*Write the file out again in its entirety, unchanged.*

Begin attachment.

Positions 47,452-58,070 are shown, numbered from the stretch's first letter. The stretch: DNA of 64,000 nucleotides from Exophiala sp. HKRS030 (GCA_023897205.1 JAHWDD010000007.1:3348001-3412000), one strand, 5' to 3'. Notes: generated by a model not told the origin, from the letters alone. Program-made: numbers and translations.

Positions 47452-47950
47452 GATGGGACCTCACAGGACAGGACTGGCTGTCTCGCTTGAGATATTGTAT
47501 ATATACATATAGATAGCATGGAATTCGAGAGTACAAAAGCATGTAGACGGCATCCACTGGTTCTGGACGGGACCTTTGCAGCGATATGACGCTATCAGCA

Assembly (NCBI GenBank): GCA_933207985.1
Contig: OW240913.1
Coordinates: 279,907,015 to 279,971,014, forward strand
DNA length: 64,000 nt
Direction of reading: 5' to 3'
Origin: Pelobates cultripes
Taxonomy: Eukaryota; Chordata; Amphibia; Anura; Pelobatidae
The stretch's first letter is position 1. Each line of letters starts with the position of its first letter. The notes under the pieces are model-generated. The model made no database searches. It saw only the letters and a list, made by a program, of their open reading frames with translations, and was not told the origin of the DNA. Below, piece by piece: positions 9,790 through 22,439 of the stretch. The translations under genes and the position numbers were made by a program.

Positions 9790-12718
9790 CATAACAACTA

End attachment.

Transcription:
Positions 47,452-58,070 are shown, numbered from the stretch's first letter. The stretch: DNA of 64,000 nucleotides from Exophiala sp. HKRS030 (GCA_023897205.1 JAHWDD010000007.1:3348001-3412000), one strand, 5' to 3'. Notes: generated by a model not told the origin, from the letters alone. Program-made: numbers and translations.

Positions 47452-47950
47452 GATGGGACCTCACAGGACAGGACTGGCTGTCTCGCTTGAGATATTGTAT
47501 ATATACATATAGATAGCATGGAATTCGAGAGTACAAAAGCATGTAGACGGCATCCACTGGTTCTGGACGGGACCTTTGCAGCGATATGACGCTATCAGCA

Assembly (NCBI GenBank): GCA_933207985.1
Contig: OW240913.1
Coordinates: 279,907,015 to 279,971,014, forward strand
DNA length: 64,000 nt
Direction of reading: 5' to 3'
Origin: Pelobates cultripes
Taxonomy: Eukaryota; Chordata; Amphibia; Anura; Pelobatidae
The stretch's first letter is position 1. Each line of letters starts with the position of its first letter. The notes under the pieces are model-generated. The model made no database searches. It saw only the letters and a list, made by a program, of their open reading frames with translations, and was not told the origin of the DNA. Below, piece by piece: positions 9,790 through 22,439 of the stretch. The translations under genes and the position numbers were made by a program.

Positions 9790-12718
9790 CATAACAACTA